Delta cuts global capacity by at least 15% on coronavirus impact

Mar 10, 2020

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Delta Air Lines is cutting global capacity by at least 15% following a drop of more than a quarter in bookings worldwide due to fears of the novel coronavirus.

The SkyTeam Alliance carrier will make the most drastic reductions across the Pacific where capacity will be cut by roughly 65% year-over-year, Delta said in an investor presentation Tuesday. Transatlantic capacity will be reduced by 15-20%, domestic capacity by 10-15%, and Latin America capacity by roughly 5%.

Delta did not provide a timeline for the cuts, though it did say that it was “prepared to take more aggressive actions” through the summer.

Related: Coronavirus-related U.S. airline flight suspensions and waivers

(Image courtesy of Delta Air Lines)


“This clearly is not an economic event,” said Delta CEO Ed Bastian at the J.P. Morgan Industrials Conference Tuesday. “This is a fear event probably more akin to what we saw at 9/11.”

Traveler fear of the COVID-19 outbreak has prompted airlines around the world to slash flights and parking jets. American Airlines, JetBlue Airways, Spirit Airlines and United Airlines have all made U.S. domestic capacity reductions, while Lufthansa and Qantas Airways have said they will park some — or all — of their Airbus A380 superjumbo jets.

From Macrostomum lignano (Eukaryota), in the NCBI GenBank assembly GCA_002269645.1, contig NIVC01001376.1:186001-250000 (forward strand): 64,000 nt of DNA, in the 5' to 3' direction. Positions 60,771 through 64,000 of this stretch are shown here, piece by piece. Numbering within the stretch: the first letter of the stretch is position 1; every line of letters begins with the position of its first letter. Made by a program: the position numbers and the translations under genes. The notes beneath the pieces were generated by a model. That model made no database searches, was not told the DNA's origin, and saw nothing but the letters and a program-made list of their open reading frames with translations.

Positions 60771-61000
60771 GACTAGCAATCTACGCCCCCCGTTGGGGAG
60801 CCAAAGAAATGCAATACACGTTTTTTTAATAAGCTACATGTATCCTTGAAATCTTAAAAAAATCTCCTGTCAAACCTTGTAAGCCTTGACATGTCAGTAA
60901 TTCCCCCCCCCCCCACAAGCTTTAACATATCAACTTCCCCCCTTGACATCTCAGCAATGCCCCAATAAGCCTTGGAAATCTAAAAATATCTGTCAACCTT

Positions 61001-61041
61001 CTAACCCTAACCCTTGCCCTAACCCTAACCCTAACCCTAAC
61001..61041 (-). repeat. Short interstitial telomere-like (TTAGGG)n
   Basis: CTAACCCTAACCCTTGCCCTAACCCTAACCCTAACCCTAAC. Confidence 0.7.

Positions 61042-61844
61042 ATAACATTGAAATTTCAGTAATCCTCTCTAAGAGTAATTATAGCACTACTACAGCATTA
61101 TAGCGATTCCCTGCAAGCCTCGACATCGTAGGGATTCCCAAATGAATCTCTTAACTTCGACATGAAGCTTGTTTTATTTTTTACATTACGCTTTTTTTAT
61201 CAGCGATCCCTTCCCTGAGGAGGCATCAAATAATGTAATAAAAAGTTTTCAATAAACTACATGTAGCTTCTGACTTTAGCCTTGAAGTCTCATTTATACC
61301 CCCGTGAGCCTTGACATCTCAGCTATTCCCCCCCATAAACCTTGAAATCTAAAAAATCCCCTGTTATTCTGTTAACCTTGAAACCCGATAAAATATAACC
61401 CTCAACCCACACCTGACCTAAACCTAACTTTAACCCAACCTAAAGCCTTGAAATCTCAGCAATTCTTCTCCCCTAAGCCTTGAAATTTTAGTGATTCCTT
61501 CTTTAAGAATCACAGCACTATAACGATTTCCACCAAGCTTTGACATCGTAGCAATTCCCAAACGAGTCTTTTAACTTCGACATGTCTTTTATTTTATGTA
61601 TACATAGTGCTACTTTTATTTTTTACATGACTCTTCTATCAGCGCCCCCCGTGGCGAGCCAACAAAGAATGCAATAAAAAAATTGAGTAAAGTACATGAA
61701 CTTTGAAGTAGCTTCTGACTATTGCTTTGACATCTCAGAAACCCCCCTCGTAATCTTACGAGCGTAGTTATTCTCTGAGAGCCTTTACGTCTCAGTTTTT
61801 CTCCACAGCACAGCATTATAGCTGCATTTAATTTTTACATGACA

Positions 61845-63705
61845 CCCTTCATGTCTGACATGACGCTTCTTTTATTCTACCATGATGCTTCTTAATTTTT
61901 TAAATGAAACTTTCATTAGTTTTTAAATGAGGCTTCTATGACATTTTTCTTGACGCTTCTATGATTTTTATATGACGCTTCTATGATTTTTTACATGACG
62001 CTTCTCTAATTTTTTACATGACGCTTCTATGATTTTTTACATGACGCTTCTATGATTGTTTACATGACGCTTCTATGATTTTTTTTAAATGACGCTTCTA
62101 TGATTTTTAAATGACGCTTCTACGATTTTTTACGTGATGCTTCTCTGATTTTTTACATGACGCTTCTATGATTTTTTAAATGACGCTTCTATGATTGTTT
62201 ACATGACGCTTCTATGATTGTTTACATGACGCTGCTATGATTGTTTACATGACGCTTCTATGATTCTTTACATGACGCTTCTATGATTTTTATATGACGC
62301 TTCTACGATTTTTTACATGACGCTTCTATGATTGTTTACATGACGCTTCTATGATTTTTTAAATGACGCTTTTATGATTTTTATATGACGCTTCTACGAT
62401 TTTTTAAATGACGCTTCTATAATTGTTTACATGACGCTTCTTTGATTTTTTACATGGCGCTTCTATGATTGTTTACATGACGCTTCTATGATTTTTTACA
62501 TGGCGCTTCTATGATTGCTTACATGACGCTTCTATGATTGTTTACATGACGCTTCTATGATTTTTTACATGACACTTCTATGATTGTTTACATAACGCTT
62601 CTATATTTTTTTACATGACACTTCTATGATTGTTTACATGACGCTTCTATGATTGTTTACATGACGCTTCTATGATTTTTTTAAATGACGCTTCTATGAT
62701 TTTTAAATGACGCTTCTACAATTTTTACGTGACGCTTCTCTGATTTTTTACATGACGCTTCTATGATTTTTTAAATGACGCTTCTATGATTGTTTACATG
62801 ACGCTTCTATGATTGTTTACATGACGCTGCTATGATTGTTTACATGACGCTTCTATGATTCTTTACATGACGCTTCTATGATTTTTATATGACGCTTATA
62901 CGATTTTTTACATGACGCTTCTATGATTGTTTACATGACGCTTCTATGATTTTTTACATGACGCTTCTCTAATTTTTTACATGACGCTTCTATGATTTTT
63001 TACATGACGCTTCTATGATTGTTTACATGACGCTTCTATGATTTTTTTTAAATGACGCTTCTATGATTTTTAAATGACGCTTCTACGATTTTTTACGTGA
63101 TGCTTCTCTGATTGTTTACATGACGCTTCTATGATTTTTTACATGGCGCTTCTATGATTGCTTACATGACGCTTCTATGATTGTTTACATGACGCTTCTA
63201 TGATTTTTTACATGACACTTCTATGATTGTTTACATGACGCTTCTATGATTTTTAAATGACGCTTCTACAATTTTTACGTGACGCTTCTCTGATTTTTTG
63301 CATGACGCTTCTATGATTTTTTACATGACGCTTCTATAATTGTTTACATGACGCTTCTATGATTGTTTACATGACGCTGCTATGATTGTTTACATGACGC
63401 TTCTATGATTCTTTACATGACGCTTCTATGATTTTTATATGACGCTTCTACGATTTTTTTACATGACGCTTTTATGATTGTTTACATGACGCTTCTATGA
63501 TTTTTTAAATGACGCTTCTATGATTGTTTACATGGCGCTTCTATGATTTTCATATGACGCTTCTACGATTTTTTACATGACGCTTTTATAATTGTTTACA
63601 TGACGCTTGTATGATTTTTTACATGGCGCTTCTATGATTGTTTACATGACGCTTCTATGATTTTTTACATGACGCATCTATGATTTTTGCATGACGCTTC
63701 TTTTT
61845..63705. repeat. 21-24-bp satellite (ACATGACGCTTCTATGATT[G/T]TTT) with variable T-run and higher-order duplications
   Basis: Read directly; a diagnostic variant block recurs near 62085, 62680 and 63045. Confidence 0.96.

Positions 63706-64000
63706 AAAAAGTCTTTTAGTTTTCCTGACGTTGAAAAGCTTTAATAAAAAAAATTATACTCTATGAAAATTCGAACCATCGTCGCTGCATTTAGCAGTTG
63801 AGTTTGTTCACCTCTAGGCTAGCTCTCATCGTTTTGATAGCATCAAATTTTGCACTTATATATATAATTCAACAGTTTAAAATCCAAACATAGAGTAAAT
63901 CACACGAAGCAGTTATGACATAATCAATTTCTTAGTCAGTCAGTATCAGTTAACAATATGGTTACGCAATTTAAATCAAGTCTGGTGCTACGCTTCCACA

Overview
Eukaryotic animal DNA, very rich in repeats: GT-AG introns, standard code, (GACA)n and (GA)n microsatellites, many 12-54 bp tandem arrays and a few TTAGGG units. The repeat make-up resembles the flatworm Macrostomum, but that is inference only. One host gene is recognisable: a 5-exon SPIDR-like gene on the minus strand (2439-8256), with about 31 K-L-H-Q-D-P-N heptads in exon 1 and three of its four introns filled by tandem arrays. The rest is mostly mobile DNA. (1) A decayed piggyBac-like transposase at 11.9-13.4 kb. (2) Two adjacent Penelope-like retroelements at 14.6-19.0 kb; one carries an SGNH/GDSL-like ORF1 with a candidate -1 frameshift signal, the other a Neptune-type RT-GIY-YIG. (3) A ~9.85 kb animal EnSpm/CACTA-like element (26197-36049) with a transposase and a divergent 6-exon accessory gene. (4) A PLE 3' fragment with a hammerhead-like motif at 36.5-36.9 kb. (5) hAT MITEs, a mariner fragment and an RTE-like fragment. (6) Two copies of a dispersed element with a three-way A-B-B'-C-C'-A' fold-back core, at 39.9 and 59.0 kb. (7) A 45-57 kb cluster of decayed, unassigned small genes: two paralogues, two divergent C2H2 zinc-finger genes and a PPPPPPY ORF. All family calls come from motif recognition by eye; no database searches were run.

Airlines are making the capacity cuts, and subsequent fleet reductions, to preserve cash as they see bookings plummet amid fears of the virus.

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Net bookings at Delta have fallen by 25-30% since the last week of February, said Bastian. This month, the load factor — or the percent of seats that are full — on the airline’s flights is forecast at only 65-70%, a 20 point drop from March 2019.

“As we learned in 2009, the demand drop will be sharp but so will the recovery,” he said. However, Bastian added that Delta is taking a conservative approach to what he described as a still “fluid” situation.

In conjunction with Delta’s planned capacity cuts, the airline will temporarily park both narrow-body and wide-body jets. It is also considering retiring older aircraft — potentially including its McDonnell Douglas MD-88s and MD-90s — early if the impact of COVID-19 are drawn out.

Related: US airline execs warn coronavirus impact ‘could be worse than 9/11’ downturn

The carrier has also suspended share repurchases and hiring until it has a better sense of the duration of the demand slowdown, said Delta chief financial officer Paul Jacobson.

Delta is allowing passengers booked on flights through April 30 a fee-free, one-time itinerary change.

Featured image by Alberto Riva/TPG.

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